Mentions: To determine the ethylene concentrations in culture bottles, gas-sampling was made similarly by concerted motions of two syringes, one of which was filled with ethylene-free air of the same volume as that of the sample air to be taken with the other empty syringe. In this way, sample air of 1 or 2 ml was taken out and injected into a gas chromatograph (GC-14A; Shimadzu Co., Kyoto) equipped with a 100 cm × 0.26 cm active alumina (60–80 mesh) column (Gasukuro Kogyo Inc., Tokyo, Japan) and a flame ionization detector. In some experiments (Figures 7 and 8) ethylene emission rate was calculated with the equation (ethylene concentration × bottle capacity)/(Fresh weight of seedlings × incubation period).


Ethylene Is Not Responsible for Phytochrome-Mediated Apical Hook Exaggeration in Tomato
Effects of various periods of R and FR on hook curvature and emission rate of endogenous ethylene. After grown in the dark, cap-loose mode for 5 days, seedlings were shifted to the cap-tight mode, immediately irradiated with various periods of R or FR, and then grown in the dark for 48 h in total after the shift of mode until ethylene emission rate and hook angle were determined. Irradiation: (A) Rp, 10 s; FRp, 20 s; (B) 60 min each; (C) 90 min each; (D) 24 h each. Non-irradiated controls were similarly cultured for the same period in the dark throughout. (A)–(D) are of different runs of experiment. Rp: RLED, 193 μmol m-2 s-1; FRp: FRLED, 465 μmol m-2 s-1; R60 min and R90 min: RFL, 33.8 μmol m-2 s-1; FR60 min and FR90 min: FRFL, 21.9 μmol m-2 s-1; R24 h: RFL, 49.9 μmol m-2 s-1; FR24 h: FRFL, 23.5 μmol m-2 s-1. Histogram bars: mean ± SE (n = 40–77) for hook angle, and mean ± SD (n = 4–7) for ethylene emission rate. Different letters of A, B, and C on the top of bars for hook angles show statistically significant differences at P < 0.05 within each Figure. All bars for ethylene emission rate have only a, showing no significant difference. cv. Seiko No.17 for (A) and (C); Sekaiichi, (B); Ponte-Rosa, (D).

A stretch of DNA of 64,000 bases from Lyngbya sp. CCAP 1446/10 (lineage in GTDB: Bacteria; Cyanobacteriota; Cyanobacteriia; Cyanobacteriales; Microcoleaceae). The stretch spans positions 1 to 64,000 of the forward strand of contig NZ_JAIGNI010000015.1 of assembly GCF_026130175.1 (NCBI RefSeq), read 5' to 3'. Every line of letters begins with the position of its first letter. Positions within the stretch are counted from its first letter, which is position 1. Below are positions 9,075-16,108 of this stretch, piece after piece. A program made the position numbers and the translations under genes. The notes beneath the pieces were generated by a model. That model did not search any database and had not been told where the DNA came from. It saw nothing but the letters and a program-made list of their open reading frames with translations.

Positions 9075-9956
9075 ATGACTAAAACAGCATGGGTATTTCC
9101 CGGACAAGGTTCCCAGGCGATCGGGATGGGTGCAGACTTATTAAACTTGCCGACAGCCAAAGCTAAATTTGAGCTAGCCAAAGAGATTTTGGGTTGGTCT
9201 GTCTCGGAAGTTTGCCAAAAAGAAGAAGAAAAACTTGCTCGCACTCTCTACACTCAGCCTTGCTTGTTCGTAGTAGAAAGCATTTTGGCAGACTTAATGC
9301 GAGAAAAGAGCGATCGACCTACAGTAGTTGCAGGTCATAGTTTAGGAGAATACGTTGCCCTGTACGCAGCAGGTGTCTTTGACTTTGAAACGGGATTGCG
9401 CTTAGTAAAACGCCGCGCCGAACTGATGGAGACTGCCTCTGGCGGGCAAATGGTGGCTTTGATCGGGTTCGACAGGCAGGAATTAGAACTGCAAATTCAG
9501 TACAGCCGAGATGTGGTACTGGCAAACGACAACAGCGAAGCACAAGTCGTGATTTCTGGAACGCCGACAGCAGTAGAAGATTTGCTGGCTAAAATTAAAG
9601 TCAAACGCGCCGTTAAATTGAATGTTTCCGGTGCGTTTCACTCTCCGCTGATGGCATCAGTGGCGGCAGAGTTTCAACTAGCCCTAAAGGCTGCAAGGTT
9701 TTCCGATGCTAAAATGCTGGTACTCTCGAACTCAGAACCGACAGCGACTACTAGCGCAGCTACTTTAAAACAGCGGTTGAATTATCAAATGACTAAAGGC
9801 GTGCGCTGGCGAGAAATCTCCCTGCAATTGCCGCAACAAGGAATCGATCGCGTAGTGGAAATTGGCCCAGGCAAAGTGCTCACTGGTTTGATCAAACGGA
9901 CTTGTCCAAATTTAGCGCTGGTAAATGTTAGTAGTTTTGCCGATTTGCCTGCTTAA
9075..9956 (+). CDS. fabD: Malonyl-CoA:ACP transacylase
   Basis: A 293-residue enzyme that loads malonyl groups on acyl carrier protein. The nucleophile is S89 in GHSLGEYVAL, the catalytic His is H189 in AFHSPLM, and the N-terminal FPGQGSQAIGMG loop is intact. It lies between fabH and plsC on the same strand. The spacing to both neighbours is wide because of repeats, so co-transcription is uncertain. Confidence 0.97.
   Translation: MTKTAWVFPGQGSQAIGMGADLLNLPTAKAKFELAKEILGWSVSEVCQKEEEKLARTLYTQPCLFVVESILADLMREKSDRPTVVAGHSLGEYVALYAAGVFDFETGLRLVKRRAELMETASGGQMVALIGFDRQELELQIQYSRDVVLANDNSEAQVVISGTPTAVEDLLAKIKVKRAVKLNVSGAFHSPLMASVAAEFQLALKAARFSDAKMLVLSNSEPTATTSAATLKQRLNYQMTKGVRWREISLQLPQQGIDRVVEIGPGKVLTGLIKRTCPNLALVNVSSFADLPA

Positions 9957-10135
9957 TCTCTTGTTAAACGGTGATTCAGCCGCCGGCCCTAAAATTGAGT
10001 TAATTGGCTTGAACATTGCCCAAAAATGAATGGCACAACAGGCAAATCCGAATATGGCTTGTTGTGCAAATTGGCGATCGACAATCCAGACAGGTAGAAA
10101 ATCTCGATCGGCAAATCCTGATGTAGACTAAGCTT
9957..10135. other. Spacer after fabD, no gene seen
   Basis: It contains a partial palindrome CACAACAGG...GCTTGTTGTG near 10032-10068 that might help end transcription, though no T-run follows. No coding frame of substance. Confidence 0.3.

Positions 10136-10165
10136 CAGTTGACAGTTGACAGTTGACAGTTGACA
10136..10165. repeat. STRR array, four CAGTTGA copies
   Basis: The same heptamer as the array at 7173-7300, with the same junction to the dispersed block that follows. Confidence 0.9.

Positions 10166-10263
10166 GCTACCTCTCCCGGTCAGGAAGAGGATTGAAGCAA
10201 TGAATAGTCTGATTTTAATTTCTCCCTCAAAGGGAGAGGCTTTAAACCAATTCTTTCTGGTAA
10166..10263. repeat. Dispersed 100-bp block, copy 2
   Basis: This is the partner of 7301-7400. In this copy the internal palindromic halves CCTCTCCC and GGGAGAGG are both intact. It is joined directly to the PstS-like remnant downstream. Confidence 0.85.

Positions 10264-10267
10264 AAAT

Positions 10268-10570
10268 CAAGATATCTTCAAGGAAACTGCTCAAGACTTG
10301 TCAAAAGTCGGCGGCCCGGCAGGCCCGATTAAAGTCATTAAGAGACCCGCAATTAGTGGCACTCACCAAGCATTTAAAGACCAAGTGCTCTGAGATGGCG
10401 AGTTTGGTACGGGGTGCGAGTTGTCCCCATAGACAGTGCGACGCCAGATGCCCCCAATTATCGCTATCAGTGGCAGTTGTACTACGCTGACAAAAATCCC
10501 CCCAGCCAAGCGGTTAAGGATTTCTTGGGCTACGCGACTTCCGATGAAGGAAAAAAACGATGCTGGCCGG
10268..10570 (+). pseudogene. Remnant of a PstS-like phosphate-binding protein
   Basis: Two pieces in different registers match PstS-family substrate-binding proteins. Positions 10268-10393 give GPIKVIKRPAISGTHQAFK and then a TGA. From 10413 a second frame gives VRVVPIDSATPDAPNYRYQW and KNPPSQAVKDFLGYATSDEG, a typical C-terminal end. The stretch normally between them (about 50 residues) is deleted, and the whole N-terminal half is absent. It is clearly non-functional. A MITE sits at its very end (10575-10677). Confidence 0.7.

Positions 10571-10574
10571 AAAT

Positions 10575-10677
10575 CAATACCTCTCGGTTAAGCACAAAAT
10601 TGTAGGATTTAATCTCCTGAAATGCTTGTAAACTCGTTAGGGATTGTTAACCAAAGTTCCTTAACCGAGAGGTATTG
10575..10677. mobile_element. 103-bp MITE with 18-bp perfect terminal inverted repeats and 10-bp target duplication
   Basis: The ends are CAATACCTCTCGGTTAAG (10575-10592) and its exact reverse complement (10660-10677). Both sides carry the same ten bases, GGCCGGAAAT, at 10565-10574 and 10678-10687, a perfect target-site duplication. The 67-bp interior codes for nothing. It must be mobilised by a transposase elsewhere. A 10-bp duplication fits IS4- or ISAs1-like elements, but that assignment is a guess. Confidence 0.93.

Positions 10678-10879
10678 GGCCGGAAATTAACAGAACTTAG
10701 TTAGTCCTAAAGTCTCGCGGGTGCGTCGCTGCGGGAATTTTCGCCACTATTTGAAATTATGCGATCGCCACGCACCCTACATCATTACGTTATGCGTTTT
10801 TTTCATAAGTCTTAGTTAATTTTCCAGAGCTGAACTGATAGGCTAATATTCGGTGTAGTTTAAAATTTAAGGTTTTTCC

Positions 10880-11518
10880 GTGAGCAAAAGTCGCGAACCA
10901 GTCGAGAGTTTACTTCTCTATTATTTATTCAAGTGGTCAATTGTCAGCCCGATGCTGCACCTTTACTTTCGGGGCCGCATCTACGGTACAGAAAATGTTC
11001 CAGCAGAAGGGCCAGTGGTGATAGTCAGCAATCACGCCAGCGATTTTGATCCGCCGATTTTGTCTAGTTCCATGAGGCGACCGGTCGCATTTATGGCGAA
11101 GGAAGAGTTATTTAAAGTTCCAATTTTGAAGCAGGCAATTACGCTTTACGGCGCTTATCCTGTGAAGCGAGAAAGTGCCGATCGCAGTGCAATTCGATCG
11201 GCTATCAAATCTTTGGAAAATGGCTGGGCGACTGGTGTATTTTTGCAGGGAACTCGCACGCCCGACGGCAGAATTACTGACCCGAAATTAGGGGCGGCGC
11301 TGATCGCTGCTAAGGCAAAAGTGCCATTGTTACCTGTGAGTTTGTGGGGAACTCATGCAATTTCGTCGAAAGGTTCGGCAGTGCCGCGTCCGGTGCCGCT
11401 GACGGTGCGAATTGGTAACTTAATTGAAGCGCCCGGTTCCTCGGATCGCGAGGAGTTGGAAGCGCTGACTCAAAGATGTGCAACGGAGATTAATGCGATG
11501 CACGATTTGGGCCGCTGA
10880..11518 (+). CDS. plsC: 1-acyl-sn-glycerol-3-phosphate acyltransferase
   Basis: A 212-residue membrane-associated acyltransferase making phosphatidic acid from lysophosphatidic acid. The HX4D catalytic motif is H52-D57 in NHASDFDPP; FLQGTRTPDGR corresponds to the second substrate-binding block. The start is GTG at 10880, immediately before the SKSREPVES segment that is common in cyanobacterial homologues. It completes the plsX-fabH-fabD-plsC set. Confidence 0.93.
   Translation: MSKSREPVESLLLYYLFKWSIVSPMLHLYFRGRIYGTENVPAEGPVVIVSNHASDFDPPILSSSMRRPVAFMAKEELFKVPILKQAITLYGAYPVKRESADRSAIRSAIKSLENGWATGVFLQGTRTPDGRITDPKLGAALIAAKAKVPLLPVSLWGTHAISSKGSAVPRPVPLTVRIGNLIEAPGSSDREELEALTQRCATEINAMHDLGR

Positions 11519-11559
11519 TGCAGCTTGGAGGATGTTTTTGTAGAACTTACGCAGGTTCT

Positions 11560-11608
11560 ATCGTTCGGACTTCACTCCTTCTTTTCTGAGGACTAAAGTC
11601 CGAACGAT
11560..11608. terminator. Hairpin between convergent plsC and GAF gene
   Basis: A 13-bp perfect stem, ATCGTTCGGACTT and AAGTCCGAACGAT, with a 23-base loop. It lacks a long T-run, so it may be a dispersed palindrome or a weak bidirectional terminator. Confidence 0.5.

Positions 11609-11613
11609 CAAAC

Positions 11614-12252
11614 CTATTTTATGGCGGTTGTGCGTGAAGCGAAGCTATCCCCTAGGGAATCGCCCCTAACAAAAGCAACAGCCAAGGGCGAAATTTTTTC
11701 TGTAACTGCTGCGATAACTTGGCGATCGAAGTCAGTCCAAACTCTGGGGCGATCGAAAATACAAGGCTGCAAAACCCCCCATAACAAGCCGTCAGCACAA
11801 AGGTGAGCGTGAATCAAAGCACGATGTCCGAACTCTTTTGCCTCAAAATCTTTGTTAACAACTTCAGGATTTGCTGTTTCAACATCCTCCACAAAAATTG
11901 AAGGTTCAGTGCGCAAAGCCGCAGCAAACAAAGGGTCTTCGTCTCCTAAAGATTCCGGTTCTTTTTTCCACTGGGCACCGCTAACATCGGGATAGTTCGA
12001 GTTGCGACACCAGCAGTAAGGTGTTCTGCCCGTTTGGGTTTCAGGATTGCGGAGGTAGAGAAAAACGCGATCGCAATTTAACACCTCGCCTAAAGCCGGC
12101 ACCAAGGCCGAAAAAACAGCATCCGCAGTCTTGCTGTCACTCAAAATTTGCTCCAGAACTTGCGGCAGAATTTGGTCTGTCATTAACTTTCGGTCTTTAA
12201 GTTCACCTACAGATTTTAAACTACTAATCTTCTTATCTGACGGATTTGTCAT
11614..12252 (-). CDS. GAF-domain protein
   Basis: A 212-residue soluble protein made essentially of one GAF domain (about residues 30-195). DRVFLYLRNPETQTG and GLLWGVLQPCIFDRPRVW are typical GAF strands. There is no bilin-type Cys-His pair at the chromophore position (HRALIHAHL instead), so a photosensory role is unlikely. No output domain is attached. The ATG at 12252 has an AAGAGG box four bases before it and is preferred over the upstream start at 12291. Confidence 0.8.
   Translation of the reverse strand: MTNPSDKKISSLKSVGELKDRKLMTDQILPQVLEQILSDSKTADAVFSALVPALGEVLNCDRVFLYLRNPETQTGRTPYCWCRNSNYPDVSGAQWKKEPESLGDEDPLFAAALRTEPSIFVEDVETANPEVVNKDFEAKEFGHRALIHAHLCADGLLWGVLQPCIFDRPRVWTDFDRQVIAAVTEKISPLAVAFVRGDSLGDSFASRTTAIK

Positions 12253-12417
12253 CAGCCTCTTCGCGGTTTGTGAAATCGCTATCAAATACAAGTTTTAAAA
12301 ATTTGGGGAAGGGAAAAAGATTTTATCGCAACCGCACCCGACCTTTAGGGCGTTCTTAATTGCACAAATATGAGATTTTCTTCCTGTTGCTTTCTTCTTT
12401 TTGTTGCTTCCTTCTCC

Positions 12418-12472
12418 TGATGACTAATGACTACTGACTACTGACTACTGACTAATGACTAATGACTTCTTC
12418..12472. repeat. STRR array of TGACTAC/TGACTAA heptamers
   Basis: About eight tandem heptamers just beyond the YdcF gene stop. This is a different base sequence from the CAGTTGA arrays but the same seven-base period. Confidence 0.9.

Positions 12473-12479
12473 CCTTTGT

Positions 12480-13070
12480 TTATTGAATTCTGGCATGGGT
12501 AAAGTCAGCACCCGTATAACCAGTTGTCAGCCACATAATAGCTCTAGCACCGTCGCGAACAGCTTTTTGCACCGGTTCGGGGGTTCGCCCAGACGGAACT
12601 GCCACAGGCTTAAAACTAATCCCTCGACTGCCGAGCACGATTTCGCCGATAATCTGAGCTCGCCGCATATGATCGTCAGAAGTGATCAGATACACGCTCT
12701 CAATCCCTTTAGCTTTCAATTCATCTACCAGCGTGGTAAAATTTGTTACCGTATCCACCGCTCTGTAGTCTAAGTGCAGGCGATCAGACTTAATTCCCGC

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Figure 8: Effects of various periods of R and FR on hook curvature and emission rate of endogenous ethylene. After grown in the dark, cap-loose mode for 5 days, seedlings were shifted to the cap-tight mode, immediately irradiated with various periods of R or FR, and then grown in the dark for 48 h in total after the shift of mode until ethylene emission rate and hook angle were determined. Irradiation: (A) Rp, 10 s; FRp, 20 s; (B) 60 min each; (C) 90 min each; (D) 24 h each. Non-irradiated controls were similarly cultured for the same period in the dark throughout. (A)–(D) are of different runs of experiment. Rp: RLED, 193 μmol m-2 s-1; FRp: FRLED, 465 μmol m-2 s-1; R60 min and R90 min: RFL, 33.8 μmol m-2 s-1; FR60 min and FR90 min: FRFL, 21.9 μmol m-2 s-1; R24 h: RFL, 49.9 μmol m-2 s-1; FR24 h: FRFL, 23.5 μmol m-2 s-1. Histogram bars: mean ± SE (n = 40–77) for hook angle, and mean ± SD (n = 4–7) for ethylene emission rate. Different letters of A, B, and C on the top of bars for hook angles show statistically significant differences at P < 0.05 within each Figure. All bars for ethylene emission rate have only a, showing no significant difference. cv. Seiko No.17 for (A) and (C); Sekaiichi, (B); Ponte-Rosa, (D).